• Parkinson's disease;
  • UPDRS;
  • timed motor tests;
  • metric attributes;
  • rating scales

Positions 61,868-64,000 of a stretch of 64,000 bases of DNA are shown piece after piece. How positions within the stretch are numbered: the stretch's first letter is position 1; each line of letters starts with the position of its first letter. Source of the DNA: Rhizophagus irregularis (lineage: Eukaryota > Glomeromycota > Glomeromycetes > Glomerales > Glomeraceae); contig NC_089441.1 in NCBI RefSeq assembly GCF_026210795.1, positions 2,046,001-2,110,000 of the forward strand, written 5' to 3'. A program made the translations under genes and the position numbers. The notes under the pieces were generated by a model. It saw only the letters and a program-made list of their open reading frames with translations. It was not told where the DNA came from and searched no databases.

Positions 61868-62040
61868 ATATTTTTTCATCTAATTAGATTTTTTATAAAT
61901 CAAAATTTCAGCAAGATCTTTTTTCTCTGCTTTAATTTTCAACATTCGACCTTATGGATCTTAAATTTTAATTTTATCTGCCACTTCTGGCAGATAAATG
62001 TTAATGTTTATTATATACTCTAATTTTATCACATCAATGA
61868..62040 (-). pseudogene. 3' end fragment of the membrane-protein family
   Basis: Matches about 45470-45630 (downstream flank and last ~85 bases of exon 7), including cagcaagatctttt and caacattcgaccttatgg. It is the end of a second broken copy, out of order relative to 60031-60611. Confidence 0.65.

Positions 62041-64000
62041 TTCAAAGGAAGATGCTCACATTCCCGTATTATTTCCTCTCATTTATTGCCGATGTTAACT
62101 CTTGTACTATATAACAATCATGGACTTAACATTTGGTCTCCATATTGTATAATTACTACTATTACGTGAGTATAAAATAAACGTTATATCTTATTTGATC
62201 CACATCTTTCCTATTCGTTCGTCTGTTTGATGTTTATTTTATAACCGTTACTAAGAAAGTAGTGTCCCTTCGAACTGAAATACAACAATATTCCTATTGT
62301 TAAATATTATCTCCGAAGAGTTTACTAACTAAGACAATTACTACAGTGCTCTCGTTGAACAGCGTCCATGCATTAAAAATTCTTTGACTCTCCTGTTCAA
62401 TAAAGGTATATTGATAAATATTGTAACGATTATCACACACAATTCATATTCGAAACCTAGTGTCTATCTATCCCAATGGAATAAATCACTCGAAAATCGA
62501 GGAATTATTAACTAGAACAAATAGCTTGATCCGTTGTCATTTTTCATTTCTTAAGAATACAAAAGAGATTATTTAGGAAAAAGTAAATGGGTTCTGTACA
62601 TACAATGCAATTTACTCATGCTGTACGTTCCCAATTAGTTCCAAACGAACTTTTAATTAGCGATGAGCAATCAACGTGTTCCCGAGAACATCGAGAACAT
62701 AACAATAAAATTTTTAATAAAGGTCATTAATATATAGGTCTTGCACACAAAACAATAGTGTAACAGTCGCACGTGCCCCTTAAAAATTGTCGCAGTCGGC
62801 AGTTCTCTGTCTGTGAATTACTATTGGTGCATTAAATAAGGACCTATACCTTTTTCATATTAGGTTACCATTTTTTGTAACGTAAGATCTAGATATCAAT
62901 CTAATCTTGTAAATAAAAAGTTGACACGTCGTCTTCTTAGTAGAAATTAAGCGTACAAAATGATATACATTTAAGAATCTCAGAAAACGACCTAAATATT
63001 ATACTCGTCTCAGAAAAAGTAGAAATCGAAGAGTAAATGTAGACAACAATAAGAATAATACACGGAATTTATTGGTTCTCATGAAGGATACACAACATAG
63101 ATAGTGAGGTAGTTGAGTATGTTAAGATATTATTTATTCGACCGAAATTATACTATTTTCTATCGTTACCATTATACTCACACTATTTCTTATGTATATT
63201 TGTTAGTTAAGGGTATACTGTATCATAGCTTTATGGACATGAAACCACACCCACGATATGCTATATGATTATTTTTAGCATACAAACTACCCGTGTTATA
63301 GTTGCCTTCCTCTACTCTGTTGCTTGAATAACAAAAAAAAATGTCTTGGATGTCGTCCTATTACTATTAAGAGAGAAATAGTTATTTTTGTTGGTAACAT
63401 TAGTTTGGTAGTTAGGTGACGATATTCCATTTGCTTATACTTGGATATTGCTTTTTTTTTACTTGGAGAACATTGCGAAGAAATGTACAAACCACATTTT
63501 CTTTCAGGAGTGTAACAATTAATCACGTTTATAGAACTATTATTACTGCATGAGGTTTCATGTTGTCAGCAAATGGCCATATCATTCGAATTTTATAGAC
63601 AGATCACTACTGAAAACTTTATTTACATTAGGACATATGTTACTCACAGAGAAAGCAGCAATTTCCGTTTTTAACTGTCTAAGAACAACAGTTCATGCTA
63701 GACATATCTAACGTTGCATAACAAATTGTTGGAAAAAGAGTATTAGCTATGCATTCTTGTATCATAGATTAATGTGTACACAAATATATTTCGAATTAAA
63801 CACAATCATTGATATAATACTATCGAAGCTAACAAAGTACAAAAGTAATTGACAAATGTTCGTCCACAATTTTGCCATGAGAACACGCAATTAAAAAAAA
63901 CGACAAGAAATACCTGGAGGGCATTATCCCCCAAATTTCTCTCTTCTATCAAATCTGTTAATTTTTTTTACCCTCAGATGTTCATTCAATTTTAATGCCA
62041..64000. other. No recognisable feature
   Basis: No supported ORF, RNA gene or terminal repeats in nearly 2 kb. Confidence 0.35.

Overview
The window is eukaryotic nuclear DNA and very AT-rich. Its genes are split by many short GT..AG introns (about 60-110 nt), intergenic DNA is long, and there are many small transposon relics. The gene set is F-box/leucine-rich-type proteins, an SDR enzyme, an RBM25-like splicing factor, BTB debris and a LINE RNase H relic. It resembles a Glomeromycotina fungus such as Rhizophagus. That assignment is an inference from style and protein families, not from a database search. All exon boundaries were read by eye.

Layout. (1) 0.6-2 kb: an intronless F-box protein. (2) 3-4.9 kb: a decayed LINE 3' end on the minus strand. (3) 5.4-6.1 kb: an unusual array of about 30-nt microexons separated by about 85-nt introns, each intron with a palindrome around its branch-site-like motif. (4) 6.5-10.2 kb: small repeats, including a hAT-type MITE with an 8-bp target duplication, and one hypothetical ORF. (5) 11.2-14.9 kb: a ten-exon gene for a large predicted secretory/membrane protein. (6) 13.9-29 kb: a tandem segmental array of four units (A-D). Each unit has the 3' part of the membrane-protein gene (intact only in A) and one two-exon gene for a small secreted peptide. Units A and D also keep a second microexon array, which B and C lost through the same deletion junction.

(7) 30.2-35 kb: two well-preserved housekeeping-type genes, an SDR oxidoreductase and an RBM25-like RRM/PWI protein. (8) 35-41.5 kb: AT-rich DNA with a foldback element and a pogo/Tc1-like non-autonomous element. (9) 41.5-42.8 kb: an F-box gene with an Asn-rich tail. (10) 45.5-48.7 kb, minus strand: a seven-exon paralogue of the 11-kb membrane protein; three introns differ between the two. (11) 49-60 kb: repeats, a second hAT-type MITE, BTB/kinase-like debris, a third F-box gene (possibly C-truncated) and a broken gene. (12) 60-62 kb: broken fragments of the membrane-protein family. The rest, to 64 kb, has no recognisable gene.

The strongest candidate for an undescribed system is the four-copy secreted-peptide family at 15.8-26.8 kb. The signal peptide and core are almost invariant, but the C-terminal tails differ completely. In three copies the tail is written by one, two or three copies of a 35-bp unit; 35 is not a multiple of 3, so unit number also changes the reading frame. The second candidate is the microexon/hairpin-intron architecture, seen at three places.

The most widely used scale currently available for the clinical evaluation of motor dysfunction in Parkinson's disease (PD)—the Unified Parkinson's Disease Rating Scale-III (UPDRS-III) —is time-consuming, subjective, and has suboptimal sensitivity. A brief timed motor test (TMT) battery could possibly overcome these drawbacks. Two hundred eighty-eight PD patients (disease duration 3.1 years; preceding dopaminergic treatment initiation) were assessed with the UPDRS-III and nine TMTs based on aspects of (a) walking, (b) writing, (c) single and double-handed pegboard performance, (d) finger tapping, and (e) rapid alternating forearm movements. We investigated validity, reliability, responsiveness, and feasibility. Completing the TMT battery took less than 5 minutes. The TMT correlated well with UPDRS-III and disease duration. Two factors explained 61% of the TMT variance, the first represented mainly upper extremity function, the second mainly axial/lower extremity function. Cronbach's α was equal for the TMT and the UPDRS-III (0.8). Test–retest reliability of the TMT sumscore was 0.93 to 0.89 for measurements separated by 3 up to 24 months, whereas UPDRS-III correlations were 0.88 to 0.84. At group level, a trial using “change from baseline” as endpoint requires only 75% of the patients needed with the UPDRS-III when applying the TMT battery, and 57% using the pegboard dexterity test. At patient level, TMT and UPDRS-III were equally responsive. The TMT battery described here is valid, reliable, and feasible. Compared to the UPDRS-III, it is more objective and more sensitive to change. Therefore, it could be a useful tool for both practical and scientific purposes. © 2008 Movement Disorder Society